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Rodriguez v. Miami-Dade County

United States District Court, M.D. Florida, Tampa Division

July 18, 2018

NADIA RODRIGUEZ, Plaintiff,
v.
MIAMI-DADE COUNTY, Defendant.

          ORDER

          AMANDA ARNOLD SANSONE UNITED STATES MAGISTRATE JUDGE

         This Order follows Nadia Rodriguez's motion in limine (Doc. 96), Miami-Dade County's motion in limine (Doc. 102), and Ms. Rodriguez's motion for judicial notice (Doc. 105).[1] The court will address the exhibits at issue in each motion in turn.

         A. Plaintiff's Exhibit 19

         Plaintiff's Exhibit 19, which the parties entitle “MDC appeal employment decision, ” is an automated appeal concerning Ms. Rodriguez's employment at Miami-Dade County. (Doc. 44-1, p. 29). Although the circumstances leading to the automated appeal are unclear, under a section entitled “Appeal Explanation, ” the automated appeal states: “The claimant was discharged for failing to meet the employer's job performance requirement.” (Id.). The claimant listed on the automated appeal is Ms. Rodriguez. (Doc. 44-1, p. 29).

         Miami-Dade County argues Plaintiff's Exhibit 19 should be excluded because it is irrelevant to the claims and defenses in this case. (Doc. 102, p. 1). Miami-Dade County also argues any probative value to the exhibit is outweighed by the danger of confusing or misleading the jury. (Id. at 2-5). In response, Ms. Rodriguez argues case law supports finding unemployment decisions, like Plaintiff's Exhibit 19, admissible. (Doc. 109, pp. 3-4).

         Under Federal Rule of Evidence 401, evidence is relevant if it has any tendency to make a fact more or less probable and that fact is “of consequence in determining the action.” Fed.R.Evid. 401. Relevant evidence is generally admissible. Fed.R.Evid. 402. The court, however, can exclude relevant evidence “if its probative value is substantially outweighed by a danger of” unfair prejudice, confusing the issues, or misleading the jury. Fed.R.Evid. 403.

         Decisions awarding unemployment compensation under Florida law are irrelevant to determining whether an employer retaliated or discriminated against an employee. Dagness v. Target Media Partner Operating Co., LLC, No. 1:15-CV-23989-UU, 2016 WL 10647255, at *4 (S.D. Fla. Nov. 14, 2016).

         Here, Ms. Rodriguez failed to explain the circumstances that led to the automated decision she wishes to introduce into evidence. Even if Ms. Rodriguez sufficiently explained the circumstances surrounding Plaintiff's Exhibit 19, the exhibit is not relevant to any claim or defense in this case. The issues the jury must determine are whether Miami-Dade County discriminated or retaliated against Ms. Rodriguez. (Doc. 80). Whether Ms. Rodriguez was entitled to unemployment compensation under Florida law is irrelevant. Even if Plaintiff's Exhibit 19 was relevant, the danger of confusing or misleading the jury if Ms. Rodriguez introduced the automated decision into evidence substantially outweighs any probative value the exhibit might have. Therefore, Miami-Dade County's motion to exclude Plaintiff's Exhibit 19 is granted.

         B. Plaintiff's Exhibit 20

         Plaintiff's Exhibit 20 is a “Decision of Appeals Referee” from the Florida Department of Economic Opportunity (FDEO). (Doc. 105-1). In its decision, the FDEO affirmed Miami-Dade County's automated appeal and found Mr. Rodriguez entitled to unemployment benefits. (Id.).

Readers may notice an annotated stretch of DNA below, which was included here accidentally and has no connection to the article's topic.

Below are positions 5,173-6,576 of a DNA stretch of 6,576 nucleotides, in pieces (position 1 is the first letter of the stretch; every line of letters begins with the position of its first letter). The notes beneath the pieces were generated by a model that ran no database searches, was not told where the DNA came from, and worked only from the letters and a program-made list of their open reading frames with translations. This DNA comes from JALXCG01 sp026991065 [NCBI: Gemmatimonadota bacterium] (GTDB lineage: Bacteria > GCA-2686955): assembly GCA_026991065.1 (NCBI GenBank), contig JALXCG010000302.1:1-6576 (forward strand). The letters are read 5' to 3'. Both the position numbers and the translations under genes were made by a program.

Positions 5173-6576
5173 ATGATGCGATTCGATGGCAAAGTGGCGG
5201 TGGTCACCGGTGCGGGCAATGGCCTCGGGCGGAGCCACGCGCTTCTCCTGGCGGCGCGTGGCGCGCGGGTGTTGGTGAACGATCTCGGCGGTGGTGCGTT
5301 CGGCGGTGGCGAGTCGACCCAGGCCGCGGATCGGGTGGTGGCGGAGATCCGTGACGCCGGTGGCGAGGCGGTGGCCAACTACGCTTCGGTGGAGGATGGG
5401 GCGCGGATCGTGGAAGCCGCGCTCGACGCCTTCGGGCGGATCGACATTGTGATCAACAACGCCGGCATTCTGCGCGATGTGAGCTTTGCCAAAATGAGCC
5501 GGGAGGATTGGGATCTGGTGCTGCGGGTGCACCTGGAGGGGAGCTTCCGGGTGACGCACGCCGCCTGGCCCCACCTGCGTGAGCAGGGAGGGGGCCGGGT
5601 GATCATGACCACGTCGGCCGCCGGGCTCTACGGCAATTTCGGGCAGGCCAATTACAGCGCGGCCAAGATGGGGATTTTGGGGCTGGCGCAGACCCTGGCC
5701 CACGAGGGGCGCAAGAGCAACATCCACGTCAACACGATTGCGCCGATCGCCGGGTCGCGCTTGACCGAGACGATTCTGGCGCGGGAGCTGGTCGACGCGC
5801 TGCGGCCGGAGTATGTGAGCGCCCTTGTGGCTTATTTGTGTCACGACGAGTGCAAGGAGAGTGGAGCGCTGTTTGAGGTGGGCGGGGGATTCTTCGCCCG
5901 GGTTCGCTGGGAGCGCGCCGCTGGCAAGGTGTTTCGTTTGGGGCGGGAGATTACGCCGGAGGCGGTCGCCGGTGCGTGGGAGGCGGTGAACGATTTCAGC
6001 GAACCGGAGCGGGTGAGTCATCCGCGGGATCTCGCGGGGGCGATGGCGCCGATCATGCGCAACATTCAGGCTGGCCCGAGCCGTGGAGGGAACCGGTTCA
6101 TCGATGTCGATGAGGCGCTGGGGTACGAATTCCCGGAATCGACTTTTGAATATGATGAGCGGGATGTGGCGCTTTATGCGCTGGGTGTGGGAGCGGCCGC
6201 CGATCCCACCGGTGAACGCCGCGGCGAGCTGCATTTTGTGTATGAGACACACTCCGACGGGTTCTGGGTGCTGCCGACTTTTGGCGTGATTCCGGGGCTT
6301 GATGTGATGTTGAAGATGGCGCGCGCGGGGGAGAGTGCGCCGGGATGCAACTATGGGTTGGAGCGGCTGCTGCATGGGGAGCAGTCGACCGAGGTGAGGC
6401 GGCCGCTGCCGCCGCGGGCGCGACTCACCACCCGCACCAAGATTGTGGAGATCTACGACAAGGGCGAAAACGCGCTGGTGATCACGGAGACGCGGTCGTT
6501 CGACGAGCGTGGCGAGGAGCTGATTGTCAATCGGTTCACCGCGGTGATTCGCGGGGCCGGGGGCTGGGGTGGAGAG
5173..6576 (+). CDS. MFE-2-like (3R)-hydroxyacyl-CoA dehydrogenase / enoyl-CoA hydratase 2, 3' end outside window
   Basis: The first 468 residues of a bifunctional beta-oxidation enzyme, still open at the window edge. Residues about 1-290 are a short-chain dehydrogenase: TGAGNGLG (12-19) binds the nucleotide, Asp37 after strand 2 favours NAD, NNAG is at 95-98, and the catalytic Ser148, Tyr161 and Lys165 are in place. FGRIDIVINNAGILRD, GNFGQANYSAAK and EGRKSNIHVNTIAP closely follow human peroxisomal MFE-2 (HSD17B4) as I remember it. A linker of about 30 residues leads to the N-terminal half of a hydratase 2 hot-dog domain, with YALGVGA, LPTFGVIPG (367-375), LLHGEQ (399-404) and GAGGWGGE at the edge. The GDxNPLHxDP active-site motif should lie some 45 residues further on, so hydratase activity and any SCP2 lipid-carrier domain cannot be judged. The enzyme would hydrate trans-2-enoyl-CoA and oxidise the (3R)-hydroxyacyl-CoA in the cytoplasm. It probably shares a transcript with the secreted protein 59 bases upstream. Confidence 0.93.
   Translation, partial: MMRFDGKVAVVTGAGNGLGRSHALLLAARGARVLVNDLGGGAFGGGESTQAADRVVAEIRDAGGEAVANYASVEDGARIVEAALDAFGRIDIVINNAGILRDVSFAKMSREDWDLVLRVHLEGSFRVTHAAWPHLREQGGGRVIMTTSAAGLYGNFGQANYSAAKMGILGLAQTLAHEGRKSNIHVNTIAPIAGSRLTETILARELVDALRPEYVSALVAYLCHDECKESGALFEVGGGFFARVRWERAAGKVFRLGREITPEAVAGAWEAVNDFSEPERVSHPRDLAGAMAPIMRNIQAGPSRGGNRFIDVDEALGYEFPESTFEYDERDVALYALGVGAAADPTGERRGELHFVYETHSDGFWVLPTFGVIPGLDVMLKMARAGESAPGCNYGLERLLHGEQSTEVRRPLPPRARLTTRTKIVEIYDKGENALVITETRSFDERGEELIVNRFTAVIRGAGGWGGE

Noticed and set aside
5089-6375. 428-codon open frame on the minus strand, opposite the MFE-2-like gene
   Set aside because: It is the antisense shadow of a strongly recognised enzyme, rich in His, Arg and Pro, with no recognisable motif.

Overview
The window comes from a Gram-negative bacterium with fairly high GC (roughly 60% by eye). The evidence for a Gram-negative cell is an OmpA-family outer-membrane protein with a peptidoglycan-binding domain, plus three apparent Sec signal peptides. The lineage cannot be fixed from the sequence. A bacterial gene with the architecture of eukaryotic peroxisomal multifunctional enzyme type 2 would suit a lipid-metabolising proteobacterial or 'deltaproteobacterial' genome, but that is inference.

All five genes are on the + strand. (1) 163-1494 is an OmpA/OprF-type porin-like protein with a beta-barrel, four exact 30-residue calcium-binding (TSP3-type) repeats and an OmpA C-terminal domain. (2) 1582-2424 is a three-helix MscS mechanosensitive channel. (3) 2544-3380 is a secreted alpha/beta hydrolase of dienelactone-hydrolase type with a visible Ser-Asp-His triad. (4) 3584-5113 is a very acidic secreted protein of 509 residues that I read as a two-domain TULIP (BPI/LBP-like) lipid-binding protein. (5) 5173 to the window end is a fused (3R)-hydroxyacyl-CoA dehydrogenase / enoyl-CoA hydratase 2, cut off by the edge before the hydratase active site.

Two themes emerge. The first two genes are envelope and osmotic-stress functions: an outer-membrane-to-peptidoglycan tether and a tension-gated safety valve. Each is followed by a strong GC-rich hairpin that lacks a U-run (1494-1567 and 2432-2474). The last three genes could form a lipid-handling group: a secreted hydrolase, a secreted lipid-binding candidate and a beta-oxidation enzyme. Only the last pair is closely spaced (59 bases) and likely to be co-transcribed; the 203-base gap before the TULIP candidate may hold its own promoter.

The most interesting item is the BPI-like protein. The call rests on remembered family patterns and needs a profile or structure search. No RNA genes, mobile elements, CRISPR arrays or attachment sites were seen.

Miami-Dade County argues the FDEO's decision is irrelevant and any probative value the FDEO's decision might have is substantially outweighed by the danger of confusing or misleading the jury. (Docs. 102, 108).

         Ms. Rodriguez argues Miami-Dade County had the opportunity to appeal the FDEO's decision finding her entitled to employment compensation, but Miami-Dade County failed to do so. (Doc. 109, p. 3). Ms. Rodriguez claims the FDEO's decision is relevant because Miami-Dade County's position in this case is that Ms. Rodriguez engaged in misconduct, which led to termination; therefore, the FDEO's decision is relevant to Miami-Dade County's defense. (Id.). Ms. Rodriguez requests the court to take judicial notice of the FDEO's decision as an adjudicative fact under Federal Rule of Evidence 201. (Doc. 105).

         Like other unemployment compensation determinations, FDEO appeals referees' decisions are irrelevant to determining whether an employer discriminated or retaliated against an employee. Gray v. Fla. Dept. of Juvenile Justice, No. 3:06-CV-990-J-20MCR, 2008 WL 11336339, at *2 (M.D. Fla. Feb. 21, 2008) (citation omitted); see also Muller-Davila v. Care Placement Home Health Agency, Inc., No. 8:17-CV-505-T-26AAS, 2018 WL 1565457, at *3 (M.D. Fla. Mar. 30, 2018) (declining to consider appeals referee decision denying reemployment assistance benefits in a Title VII case).

         Here, the FDEO appeals referee's decision that Ms. Rodriguez was entitled to unemployment benefits is irrelevant to whether Miami-Dade County discriminated or retaliated against Ms. Rodriguez. Even if the appeals referee's decision was relevant, the danger of misleading or confusing the jury if Ms. Rodriguez introduced the exhibit into evidence substantially outweighs its probative value. Therefore, Miami-Dade County's motion to exclude ...


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